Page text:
I am in love with coffee. I'm not ashamed. I think, probably, coffee has been secretly dictating the course of human affairs for many centuries now. Think of any great woman or man, and I suspect coffee was right there, in the thick of it, driving them to get up in the morning, or work late in the evening.
Teddy Roosevelt got by on only about a gallon per day, and Voltaire downed 40-50 cups daily, which sounds great to me, if I didn't have to do anything else that day, or interact with people, or operate a moving vehicle.
Me, I enjoy just one good cup in the morning. And that's the important part: it has to be good. Like, really, really good. I mean, yeah, I can drink crappy, burnt, bitter coffee if I need do. But why? Why would I drink bad coffee, and start my day out with something suboptimal? Isn't that just setting up the rest of the day to suck?
Anyway, I recently discovered pour-over coffee. I know, I know, I'm late to the game. I'm not yet totally converted; I've been an Aeropress brewer for more than four years now. But my morning routine actually involves making two cups of coffee, one for me and one for my wife, and the Aeropress is, frankly, a little putzy for making more than one cup.
So I decided to try a new approach. The Kalita Dripper makes a perfectly nice cup of mildly sweet, delicious coffee. It's fast and easy to use, and a breeze to clean up. No wonder coffee shops everywhere like these things.
I decided to build a simple pour-over coffee station that looks nice, and helps me brew up the best part of the day for me and my wife with minimal fuss. My tool of choice for this project: the ever-essential blow torch. With a good blow torch and some shiny copper in hand, there's almost nothing you can't build.
And, just for fun, we decided to make a video of the whole process. Watch it below, then scan the tutorial for all the details.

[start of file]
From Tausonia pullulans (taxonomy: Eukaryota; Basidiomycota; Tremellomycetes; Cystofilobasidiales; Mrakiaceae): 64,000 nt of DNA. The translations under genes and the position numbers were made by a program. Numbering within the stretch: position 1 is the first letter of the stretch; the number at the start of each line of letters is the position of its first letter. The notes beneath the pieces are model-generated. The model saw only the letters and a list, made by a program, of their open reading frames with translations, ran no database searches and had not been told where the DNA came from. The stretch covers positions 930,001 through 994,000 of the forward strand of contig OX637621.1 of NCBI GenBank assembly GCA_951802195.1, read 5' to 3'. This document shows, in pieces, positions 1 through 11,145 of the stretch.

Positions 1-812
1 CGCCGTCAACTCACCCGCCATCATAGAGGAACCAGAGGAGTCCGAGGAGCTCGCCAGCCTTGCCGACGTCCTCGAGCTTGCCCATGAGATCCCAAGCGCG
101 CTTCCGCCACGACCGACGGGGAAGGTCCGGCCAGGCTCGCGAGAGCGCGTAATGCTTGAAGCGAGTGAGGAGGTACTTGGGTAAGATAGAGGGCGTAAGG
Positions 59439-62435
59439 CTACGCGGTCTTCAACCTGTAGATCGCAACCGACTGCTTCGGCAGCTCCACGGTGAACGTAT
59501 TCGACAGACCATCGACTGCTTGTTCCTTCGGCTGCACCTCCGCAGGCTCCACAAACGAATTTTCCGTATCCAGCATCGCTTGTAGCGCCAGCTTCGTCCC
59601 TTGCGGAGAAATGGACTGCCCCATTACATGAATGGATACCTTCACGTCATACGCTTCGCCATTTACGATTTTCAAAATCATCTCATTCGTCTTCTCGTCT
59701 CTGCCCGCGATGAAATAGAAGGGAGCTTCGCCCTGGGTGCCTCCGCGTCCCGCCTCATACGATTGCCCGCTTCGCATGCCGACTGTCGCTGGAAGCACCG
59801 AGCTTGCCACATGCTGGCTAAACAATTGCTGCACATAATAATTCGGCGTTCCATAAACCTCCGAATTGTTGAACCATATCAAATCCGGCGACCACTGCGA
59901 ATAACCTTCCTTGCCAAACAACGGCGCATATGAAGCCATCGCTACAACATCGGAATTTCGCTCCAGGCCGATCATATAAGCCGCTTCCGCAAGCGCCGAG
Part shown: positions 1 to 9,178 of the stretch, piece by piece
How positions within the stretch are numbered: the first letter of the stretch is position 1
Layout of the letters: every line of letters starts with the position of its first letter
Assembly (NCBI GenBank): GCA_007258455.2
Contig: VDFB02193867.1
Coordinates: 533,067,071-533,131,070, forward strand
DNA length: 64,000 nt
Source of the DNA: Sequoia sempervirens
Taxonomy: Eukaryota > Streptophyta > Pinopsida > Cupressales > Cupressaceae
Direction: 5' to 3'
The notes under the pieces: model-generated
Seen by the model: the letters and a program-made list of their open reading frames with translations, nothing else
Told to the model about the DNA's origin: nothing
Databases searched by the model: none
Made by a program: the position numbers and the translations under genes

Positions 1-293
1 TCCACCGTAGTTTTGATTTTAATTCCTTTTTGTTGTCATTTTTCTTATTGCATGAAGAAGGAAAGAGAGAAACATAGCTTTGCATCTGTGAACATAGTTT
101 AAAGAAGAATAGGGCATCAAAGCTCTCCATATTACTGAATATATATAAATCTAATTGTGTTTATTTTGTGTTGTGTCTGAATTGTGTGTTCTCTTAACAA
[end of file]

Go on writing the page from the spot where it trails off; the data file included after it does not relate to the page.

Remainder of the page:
- Blow torch
- Copper pipe (3/4" diameter)
- Four 90-degree elbow fittings
- Four brass collars (I found mine in the hardware section)
- A nice-looking piece of wood
- Pipe cutter
Cut your wood to size. This will mostly depend on the dimensions of your favorite coffee mugs, and the pour-over brewing system your using. In our case, we went with a 5" x 14" piece of one-inch thick red oak. Stain or finish the wood as you'd like. Remember that it will be in contact with lots of heat and moisture.
Cut your copper. Here we did four short sections (legs) at 6", and two long pieces at 12". The important thing here is, again, to size the height of the thing to your mugs. We ended up making ours a little too tall, so when the coffee drips down, it splashes a little much. Fortunately, the copper legs are easy to shorten, so after we photographed it, we cut them down a few inches so the dripper sits closer to the top of the cups, diminishing the splashing.
So, when sizing your parts, I'd say go for about two inches of clearance above your cups.
Clean all the ends of your copper pipe with sandpaper or a pipe cleaning tool (below). If you were using these for actual plumbing, this step would be more important, but since these pipes won't be functional, it's just about roughing them up a bit to help strengthen the joint.
Solder the pieces together. Make sure to use proper safety equipment and do this in a well-ventilated area (a garage or even outside). The solder will smoke a bit and you don't want to set off any fire alarms. Read my post from last year if you need some help with this part.
Drill a hole to insert the brass collars, the same size as they're outer diameter. (Ours were 3/4".) You can measure the positions, but the copper is a little forgiving, even when it's all soldered up, so you have a little bit of play. I just eyeballed it and marked the spots with a marker.
Lastly, slide the copper structure onto the collars, and put the kettle on.
Now brew some delicious coffee!
Thanks to Bernzomatic for sponsoring this post, and thanks to our readers for supporting the brands that support ManMade.